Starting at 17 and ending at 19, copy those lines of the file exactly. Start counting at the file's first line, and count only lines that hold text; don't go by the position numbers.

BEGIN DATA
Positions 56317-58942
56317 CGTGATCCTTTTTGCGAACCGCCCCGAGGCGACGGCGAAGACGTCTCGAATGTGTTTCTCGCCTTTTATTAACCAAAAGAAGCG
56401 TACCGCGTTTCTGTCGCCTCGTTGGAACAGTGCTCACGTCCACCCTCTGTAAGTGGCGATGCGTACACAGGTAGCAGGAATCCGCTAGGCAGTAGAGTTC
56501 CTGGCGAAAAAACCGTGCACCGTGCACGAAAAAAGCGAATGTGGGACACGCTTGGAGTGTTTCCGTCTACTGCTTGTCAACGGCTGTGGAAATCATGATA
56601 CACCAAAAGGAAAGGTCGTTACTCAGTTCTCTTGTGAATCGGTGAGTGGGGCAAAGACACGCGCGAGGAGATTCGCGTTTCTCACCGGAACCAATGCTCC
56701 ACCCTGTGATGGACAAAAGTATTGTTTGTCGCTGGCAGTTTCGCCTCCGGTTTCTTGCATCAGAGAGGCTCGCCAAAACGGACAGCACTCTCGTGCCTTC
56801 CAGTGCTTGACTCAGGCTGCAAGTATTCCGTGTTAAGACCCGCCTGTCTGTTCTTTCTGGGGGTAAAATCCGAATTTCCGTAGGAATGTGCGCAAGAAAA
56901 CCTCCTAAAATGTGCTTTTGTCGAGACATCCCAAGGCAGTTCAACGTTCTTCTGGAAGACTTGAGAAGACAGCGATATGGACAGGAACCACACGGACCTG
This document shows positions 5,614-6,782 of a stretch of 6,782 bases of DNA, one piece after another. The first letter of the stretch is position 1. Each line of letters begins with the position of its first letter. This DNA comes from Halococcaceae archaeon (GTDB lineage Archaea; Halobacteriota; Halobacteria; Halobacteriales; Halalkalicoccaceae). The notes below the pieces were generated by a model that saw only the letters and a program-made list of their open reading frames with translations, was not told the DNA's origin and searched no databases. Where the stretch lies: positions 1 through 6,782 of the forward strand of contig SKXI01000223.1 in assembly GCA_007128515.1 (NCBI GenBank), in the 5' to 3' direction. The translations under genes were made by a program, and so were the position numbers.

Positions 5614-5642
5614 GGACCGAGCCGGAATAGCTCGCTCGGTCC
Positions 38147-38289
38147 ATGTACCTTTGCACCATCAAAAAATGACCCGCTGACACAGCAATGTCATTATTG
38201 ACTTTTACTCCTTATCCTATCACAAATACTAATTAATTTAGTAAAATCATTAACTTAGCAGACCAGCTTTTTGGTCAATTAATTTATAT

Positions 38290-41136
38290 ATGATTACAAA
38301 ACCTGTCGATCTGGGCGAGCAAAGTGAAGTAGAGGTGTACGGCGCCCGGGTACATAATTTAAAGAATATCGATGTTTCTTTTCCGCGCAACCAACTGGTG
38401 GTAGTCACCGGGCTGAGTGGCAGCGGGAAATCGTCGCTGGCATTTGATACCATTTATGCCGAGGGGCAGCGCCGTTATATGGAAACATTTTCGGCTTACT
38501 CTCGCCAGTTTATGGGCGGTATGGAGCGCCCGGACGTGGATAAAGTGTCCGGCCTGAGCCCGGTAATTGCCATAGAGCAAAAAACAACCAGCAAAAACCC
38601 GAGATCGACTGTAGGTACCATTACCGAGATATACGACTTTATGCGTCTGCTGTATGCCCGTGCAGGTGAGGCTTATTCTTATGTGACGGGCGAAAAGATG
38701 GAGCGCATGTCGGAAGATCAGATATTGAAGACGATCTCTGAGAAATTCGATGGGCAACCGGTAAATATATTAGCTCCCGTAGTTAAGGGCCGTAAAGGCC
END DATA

38301 ACCTGTCGATCTGGGCGAGCAAAGTGAAGTAGAGGTGTACGGCGCCCGGGTACATAATTTAAAGAATATCGATGTTTCTTTTCCGCGCAACCAACTGGTG
38401 GTAGTCACCGGGCTGAGTGGCAGCGGGAAATCGTCGCTGGCATTTGATACCATTTATGCCGAGGGGCAGCGCCGTTATATGGAAACATTTTCGGCTTACT
38501 CTCGCCAGTTTATGGGCGGTATGGAGCGCCCGGACGTGGATAAAGTGTCCGGCCTGAGCCCGGTAATTGCCATAGAGCAAAAAACAACCAGCAAAAACCC